First world project taking Australian robotic warfare to the next generation

Australian soldiers it could soon be directing robots with hand gestures, doing away with clunky remote controls, in a high-tech world first.

Edith Cowan University in Western Australia is working with robotics company Chironix, augmented reality provider Agili8 and manufacturer Motium to take Australia’s defense technology into the next generation.

“Optimizing the current utility of robotics technology in the Australian Defense Force requires integrating robots into the human operating environment where they can be controlled, at least partially, by a human operator,” said ECU’s Dr Syed Gilani.

Australian Defense Force contingent at the RAAF base in Townsville, Queensland, before departing for the Solomon Islands
Australian soldiers could soon be commanding robots with a series of hand gestures. (Supplied/ADF)

Instead of responding to the remote control, the robots will be taught to recognize hand gestures made by the operator, but they don’t need to be in sight of each other.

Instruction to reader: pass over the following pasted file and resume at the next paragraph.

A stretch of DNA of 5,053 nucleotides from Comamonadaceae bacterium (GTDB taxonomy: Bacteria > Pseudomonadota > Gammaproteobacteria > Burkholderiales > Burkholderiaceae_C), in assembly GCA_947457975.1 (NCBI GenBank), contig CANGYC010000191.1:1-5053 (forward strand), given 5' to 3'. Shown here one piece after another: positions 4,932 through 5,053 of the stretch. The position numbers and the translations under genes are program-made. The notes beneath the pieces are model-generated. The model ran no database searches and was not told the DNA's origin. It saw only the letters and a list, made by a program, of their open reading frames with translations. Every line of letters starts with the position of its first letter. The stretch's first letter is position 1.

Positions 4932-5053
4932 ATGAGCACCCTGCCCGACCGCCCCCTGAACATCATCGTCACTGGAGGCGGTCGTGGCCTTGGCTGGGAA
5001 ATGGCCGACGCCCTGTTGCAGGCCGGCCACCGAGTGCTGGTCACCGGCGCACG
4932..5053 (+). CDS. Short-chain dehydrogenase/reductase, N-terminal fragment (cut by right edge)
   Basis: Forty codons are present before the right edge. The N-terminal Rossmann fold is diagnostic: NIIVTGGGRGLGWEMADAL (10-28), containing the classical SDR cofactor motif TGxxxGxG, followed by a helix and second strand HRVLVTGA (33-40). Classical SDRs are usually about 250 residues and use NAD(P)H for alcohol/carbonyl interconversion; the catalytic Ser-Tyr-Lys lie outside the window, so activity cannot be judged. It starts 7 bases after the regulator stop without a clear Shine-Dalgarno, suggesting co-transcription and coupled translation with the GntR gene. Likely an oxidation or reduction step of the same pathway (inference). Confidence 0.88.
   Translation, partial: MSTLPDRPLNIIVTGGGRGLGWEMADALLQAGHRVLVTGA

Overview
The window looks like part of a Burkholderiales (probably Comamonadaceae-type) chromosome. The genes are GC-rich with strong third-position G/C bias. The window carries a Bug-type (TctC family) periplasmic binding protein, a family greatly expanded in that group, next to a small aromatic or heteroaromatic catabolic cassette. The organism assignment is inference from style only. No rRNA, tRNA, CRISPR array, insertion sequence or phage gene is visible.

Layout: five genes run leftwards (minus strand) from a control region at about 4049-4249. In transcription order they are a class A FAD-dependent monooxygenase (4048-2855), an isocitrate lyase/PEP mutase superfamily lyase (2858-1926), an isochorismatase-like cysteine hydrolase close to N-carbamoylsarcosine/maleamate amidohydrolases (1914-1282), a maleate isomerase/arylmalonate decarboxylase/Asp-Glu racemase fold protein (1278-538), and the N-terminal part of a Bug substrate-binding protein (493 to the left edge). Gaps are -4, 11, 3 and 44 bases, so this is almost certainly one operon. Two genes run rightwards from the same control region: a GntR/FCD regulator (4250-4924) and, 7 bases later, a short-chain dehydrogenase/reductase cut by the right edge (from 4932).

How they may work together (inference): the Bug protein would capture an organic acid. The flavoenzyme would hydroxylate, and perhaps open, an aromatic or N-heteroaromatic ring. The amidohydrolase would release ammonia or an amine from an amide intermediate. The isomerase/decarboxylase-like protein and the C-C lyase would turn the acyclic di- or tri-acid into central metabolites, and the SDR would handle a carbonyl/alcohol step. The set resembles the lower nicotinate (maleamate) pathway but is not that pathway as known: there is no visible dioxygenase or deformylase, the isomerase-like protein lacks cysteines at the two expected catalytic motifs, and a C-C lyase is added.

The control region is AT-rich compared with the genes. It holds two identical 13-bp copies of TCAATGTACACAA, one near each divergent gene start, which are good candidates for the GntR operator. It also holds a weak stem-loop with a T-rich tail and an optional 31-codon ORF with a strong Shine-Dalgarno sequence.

The operator will wear a pair of special augmented reality glasses with a camera mounted on them, which will pick up and transmit orders over “considerable” distances.

“This use of AI and AR on the battlefield will improve responsiveness and reduce cognitive load on the soldier and is just the beginning of applications for this technology,” said Agili8 CTO Chris Markovic.

According to the developers, the technology is a natural progression in communication for soldiers on the front lines.

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“There is a long pedigree of Australian soldiers using hand gestures to silently communicate with each other,” said Dr. Owen Carter, principal investigator for Chironix Robotics.

“The last thing the average digger wants to do is fiddle with a robot’s remote control while being shot at. Better to point at a robot with one hand while keeping the other hand firmly on your gun.”

The world’s first project is expected to take a year and a half to develop, before being submitted to the Defense Science Center.

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